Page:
Apr 25, 2018 06:08 PM #51
Rainer
26,431
James Grant
Asheville, NC

Hi Mike - Indeed farming is the hardest job ever since. Natural disaster also is common factors that affect the crops. But Greenhouse and Nursery agriculture can help too.

Apr 26, 2018 12:05 PM #52
Rainmaker
669,870
Mike McCann - Nebraska Farm Land Broker
Mike McCann - Broker, Mach1 Realty Farmland Broker-Auctioneer Serving Rural Nebraska - Kearney, NE
Farm Land For Sale 308-627-3700 or 800-241-3940

Hi James Grant Thanks for stopping by and commenting and welcome to Active Rain.  I do have some friends who start their truck gardens in greenhouses. right now, large greenhouses are rare in Nebraska due to cost in the winter time to maintain the temperature.  Hopefull technology evolves fast enough that solar can eradicate some of that short term cost.

 

Apr 26, 2018 02:43 PM #53
Rainmaker
3,297,790
Endre Barath, Jr.
Berkshire Hathaway HomeServices - Beverly Hills, CA
Realtor - Los Angeles Home Sales 310.486.1002

Mike I just wanted to stop in and wow I found this great post of yours, I am so glad it was Featured getting the word out is the best way when it gets featured, too bad it is such a difficult subject Endre

Apr 26, 2018 10:17 PM #54
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MichelleCherie Carr Crowe Just Call...408-252-8900
Get Results Team...Just Call (408) 252-8900! . DRE #00901962 . Licensed to Sell since 1985 . Altas Realty - San Jose, CA
Family Helping Families Buy & Sell Homes 40+ Years

Thank you for a thought-provoking post on a subject that affects all of us.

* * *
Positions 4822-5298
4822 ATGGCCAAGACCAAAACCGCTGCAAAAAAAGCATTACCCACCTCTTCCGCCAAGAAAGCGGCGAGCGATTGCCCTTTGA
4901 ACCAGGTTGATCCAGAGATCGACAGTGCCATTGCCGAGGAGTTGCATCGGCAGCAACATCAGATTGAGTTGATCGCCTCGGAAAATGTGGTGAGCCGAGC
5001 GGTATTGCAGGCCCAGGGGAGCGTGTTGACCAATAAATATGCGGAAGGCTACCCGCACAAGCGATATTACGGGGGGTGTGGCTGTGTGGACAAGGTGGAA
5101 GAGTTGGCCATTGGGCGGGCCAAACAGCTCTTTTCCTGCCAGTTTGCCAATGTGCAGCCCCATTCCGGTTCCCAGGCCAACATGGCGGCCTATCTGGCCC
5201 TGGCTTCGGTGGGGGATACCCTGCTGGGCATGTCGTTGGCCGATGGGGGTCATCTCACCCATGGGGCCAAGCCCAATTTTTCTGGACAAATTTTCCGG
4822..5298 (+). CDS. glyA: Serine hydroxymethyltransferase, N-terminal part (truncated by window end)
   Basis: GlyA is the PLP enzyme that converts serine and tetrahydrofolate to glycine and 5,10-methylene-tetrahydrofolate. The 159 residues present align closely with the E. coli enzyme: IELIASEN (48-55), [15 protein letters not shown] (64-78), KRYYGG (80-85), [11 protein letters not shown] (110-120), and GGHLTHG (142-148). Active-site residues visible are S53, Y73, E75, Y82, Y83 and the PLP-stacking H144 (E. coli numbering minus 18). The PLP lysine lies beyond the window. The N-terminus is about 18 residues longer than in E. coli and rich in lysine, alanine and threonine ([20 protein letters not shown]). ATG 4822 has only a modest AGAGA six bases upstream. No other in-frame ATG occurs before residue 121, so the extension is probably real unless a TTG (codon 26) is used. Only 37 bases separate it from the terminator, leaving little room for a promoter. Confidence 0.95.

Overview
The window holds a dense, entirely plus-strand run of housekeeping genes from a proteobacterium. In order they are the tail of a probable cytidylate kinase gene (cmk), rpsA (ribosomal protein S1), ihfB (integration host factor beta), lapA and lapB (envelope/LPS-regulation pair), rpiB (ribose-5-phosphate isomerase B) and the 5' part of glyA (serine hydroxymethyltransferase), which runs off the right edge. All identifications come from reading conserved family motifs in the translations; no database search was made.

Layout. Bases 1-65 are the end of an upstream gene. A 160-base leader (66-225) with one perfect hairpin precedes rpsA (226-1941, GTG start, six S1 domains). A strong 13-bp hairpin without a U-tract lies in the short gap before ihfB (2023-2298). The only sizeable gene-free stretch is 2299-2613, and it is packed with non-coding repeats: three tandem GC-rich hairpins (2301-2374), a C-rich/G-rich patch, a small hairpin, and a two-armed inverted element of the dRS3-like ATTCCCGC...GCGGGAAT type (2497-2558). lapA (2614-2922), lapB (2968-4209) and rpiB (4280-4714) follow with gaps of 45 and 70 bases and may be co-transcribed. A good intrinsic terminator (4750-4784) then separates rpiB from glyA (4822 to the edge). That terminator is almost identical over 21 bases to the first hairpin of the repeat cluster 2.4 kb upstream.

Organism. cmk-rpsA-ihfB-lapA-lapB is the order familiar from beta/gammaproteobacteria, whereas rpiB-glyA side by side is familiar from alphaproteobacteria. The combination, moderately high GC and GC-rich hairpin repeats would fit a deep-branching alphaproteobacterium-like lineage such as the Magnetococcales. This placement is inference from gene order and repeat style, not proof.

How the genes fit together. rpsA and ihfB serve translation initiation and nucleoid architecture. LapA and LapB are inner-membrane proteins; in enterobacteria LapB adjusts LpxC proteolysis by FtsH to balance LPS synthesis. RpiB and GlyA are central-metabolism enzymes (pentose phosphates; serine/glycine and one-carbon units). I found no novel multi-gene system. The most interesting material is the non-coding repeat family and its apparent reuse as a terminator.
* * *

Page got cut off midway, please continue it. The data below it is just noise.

Apr 26, 2018 11:37 PM #55
Rainmaker
669,870
Mike McCann - Nebraska Farm Land Broker
Mike McCann - Broker, Mach1 Realty Farmland Broker-Auctioneer Serving Rural Nebraska - Kearney, NE
Farm Land For Sale 308-627-3700 or 800-241-3940

Hi Endre Barath, Jr. Thanks for stopping in and reading.  I think we all live in our own "area worlds" and all we learn about the day to day world of others is what we see on the news, alittle bit from family and friends, and now on social media.

What that does...and has done for generations...is create areas that we all lack knowledge on...for instance...I have no idea how severe the water issues have impacted California over the last decade except for what I read and hear.  I am sure it has been devestating for some.

The blunt truth is...the entire Farming Industry is in trouble. 

Whether that is because of a lack of water, too many fingers in the till, or because of low commodity prices...the fact remains that the industry is in turmoil.

This is what I call a "M.O.B. Crop Year" (make or break). If the prices stay the way they have been the last 2 crop seasons...many farmers will not survive for next year. 

A fifty cent per bushel increase would alleviate half of that trouble.

Doesn't seem like much but it sure is.  Now in the last few weeks fuel prices have jumped as well.

I absolutely hope I am wrong...but my banking sources are saying I am right...and that scares the heck out of me.

 

 

Apr 27, 2018 06:39 AM #56
Rainmaker
669,870
Mike McCann - Nebraska Farm Land Broker
Mike McCann - Broker, Mach1 Realty Farmland Broker-Auctioneer Serving Rural Nebraska - Kearney, NE
Farm Land For Sale 308-627-3700 or 800-241-3940

Hi Michelle Carr-Crowe-Top 1% Diamond Certified Real Estate Team Sells Cupertino San Jose Homes-Just Call 408-252-8900 

Thanks for stopping by...I hope everyone is paying attention to this potential crisis.  It will trickle down to all states and even metro populations.  No income means no 2nd homes or retirement homes in a warm climate.  Less travel...less sharing of dollars which impacts all other industries...and on and on.

Apr 27, 2018 06:43 AM #57
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Robert Vegas Bob Swetz
Las Vegas, NV

Wow Mike,

What a great post and yes the Farms and Farm Land are in trouble! In many parts of California Farmers can't even get water to grow their crops. Congrats on the Gold Star from the AR God's and your post has also been featured to the group:

LATE NIGHT - EARLY MORNING AT ACTIVERAIN

Apr 28, 2018 10:22 AM #58
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Jeff Dowler, CRS